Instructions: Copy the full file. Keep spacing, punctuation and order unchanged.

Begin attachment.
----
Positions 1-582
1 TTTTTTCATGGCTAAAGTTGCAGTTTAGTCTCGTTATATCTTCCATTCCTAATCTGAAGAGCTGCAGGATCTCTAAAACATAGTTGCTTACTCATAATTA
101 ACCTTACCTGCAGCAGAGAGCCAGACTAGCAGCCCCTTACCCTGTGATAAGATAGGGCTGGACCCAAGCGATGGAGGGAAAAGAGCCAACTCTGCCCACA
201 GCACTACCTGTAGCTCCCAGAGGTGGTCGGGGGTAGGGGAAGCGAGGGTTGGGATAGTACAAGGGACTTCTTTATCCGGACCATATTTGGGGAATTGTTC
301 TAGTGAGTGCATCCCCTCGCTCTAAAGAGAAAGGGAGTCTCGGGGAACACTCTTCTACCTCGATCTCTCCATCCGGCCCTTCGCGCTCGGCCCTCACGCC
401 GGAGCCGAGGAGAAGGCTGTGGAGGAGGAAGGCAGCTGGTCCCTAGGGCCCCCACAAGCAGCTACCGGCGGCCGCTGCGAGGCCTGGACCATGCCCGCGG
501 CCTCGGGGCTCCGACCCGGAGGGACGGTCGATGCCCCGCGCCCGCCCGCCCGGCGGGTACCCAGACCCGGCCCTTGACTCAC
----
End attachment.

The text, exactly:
Positions 1-582
1 TTTTTTCATGGCTAAAGTTGCAGTTTAGTCTCGTTATATCTTCCATTCCTAATCTGAAGAGCTGCAGGATCTCTAAAACATAGTTGCTTACTCATAATTA
101 ACCTTACCTGCAGCAGAGAGCCAGACTAGCAGCCCCTTACCCTGTGATAAGATAGGGCTGGACCCAAGCGATGGAGGGAAAAGAGCCAACTCTGCCCACA
201 GCACTACCTGTAGCTCCCAGAGGTGGTCGGGGGTAGGGGAAGCGAGGGTTGGGATAGTACAAGGGACTTCTTTATCCGGACCATATTTGGGGAATTGTTC
301 TAGTGAGTGCATCCCCTCGCTCTAAAGAGAAAGGGAGTCTCGGGGAACACTCTTCTACCTCGATCTCTCCATCCGGCCCTTCGCGCTCGGCCCTCACGCC
401 GGAGCCGAGGAGAAGGCTGTGGAGGAGGAAGGCAGCTGGTCCCTAGGGCCCCCACAAGCAGCTACCGGCGGCCGCTGCGAGGCCTGGACCATGCCCGCGG
501 CCTCGGGGCTCCGACCCGGAGGGACGGTCGATGCCCCGCGCCCGCCCGCCCGGCGGGTACCCAGACCCGGCCCTTGACTCAC